My experience as a final year medical student during Covid-19

My experience as a final year medical student during Covid-19

Published: 27 March 2020

By Daniel Huddart
@BecomingaDr Team

Today was meant to be my last exam of medical school, a test of what I’ve learnt over the last few and a rite of passage before beginning the next chapter of my life. 6 years of education, over 100 sign offs and 20 placements at 13 hospitals all coming together in one final exam. But there was no exam today, in fact I finished medical school a week early. If you had told me only a few months ago that my exams would be cancelled, I would have jumped at the chance. But the feeling is very different today – there is more uncertainty than joy, more doubt than relief. You can probably imagine the reason for this disruption. The Covid-19 outbreak has brought disruption for everyone, no matter where you live or what you do.

For medical students, all placements and clinical exams are cancelled, with all learning moved to online platforms. For many, the prospect of sitting at a desk for 7 hours a day watching online lectures is quite demotivating. I find many friends in younger years unsure how or what they should be studying.

For final year medical students, the change is particularly dramatic. Many of us imagined we would be celebrating at this point, getting ready to leave the UK for our electives abroad. As Corona began appearing in the news at the start of the year, we received news that some electives were being cancelled. First China and Singapore. Then Australia and the U.S. And then everywhere. At first many of us thought this was something that would only impact a few select countries, until eventually it became obvious this would affect everyone. Electives were only the first cancellation, Final Year Dinners, holidays and graduations have all been cancelled or put on hold.

One reassuring aspect of this situation is the widespread solidarity felt nationally. Watching doctors come out of retirement to help, and hearing the nation applaud NHS workers from their windows, it’s hard not to feel a great deal of pride in the profession that I’m just about to join.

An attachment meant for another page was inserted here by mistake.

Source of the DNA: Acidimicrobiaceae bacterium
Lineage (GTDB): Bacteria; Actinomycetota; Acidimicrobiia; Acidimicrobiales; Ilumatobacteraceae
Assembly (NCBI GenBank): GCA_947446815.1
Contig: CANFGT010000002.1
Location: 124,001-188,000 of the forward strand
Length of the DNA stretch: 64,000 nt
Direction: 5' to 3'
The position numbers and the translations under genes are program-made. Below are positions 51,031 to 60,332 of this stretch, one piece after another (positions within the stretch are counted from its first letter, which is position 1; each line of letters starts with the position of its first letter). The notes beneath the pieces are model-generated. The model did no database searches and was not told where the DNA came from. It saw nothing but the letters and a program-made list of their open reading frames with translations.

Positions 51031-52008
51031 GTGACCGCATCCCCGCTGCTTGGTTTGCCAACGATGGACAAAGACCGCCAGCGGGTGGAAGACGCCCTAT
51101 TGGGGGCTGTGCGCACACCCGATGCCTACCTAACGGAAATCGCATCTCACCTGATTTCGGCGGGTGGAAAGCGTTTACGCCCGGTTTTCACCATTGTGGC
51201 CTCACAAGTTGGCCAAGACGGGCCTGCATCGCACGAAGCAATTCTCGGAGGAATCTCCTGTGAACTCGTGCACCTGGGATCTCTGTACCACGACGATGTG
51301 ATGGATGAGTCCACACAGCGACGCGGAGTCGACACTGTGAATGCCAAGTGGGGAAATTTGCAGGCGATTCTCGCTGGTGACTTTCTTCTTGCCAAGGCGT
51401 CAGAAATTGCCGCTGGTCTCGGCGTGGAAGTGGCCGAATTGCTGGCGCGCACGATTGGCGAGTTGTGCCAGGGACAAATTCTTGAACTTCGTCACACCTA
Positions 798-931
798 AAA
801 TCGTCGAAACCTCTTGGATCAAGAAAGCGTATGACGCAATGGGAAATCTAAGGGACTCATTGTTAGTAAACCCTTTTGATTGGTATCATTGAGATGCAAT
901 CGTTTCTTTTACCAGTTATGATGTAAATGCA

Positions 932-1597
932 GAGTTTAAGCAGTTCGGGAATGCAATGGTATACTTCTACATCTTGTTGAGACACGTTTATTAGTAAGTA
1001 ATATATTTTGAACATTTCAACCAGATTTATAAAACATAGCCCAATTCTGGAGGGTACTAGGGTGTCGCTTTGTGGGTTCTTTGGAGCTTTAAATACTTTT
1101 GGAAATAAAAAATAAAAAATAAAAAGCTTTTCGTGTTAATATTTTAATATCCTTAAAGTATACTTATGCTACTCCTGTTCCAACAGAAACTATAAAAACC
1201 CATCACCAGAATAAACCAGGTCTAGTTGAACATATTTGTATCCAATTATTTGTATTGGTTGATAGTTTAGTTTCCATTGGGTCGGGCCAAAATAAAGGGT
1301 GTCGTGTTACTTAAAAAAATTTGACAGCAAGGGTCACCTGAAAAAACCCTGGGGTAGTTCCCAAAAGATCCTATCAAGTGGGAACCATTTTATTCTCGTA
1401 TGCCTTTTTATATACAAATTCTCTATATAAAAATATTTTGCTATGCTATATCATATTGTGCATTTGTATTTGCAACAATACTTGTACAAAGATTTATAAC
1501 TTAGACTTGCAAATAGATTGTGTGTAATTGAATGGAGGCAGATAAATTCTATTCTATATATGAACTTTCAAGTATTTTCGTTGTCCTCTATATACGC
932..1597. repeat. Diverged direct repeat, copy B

But what do I do next? To be honest, I don’t know. As the government began to ramp up it’s plans to tackle the outbreak, we started to hear various rumours. We heard we’d be volunteering in the hospitals, some told us this would be unpaid as medical students, others told us that we’d be registered early as doctors and begin paid work as F1’s. It now seems that both options are true, with each of us deciding how we want to use these last few months before starting work. Part of me wants to make the most of this free time before real life begins, part of me wants to join work as soon as I can to help whilst help is most needed.

With all the uncertainty surrounding what will happen for us as medical students, it’s more important than ever we come together to share what we have each been told, raise our concerns and questions over starting FY1 early and support one another during this difficult time.

I’m helping organise a national twitter chat this Sunday 29th March at 18:00 GMT. We’re bringing together students, doctors, academics and key organisations such as the GMC. Find out more here

You can join using the hashtags:

#MedStudentCovid and #BecomingaDr  

Twitter link here

Facebook event here

Feel free to email any questions or thoughts to or in advance of the chat on Sunday.

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Elliot is a St George’s graduate currently working as an F1 Doctor in East London. As the first in his family to apply to university, Elliot is well aware of the barriers that can be faced in trying to get to medical school. He is passionate about widening access to medicine for underrepresented groups.
 He was the representative for St George’s on the BMA Medical Students Committee, and has done lots of work with local schools and colleges to raise awareness of medicine as a career, as well as working on admissions policies with the widening participation team St George’s. Elliot is part of the @BecomingaDr outreach team and National Health Careers Conference Team.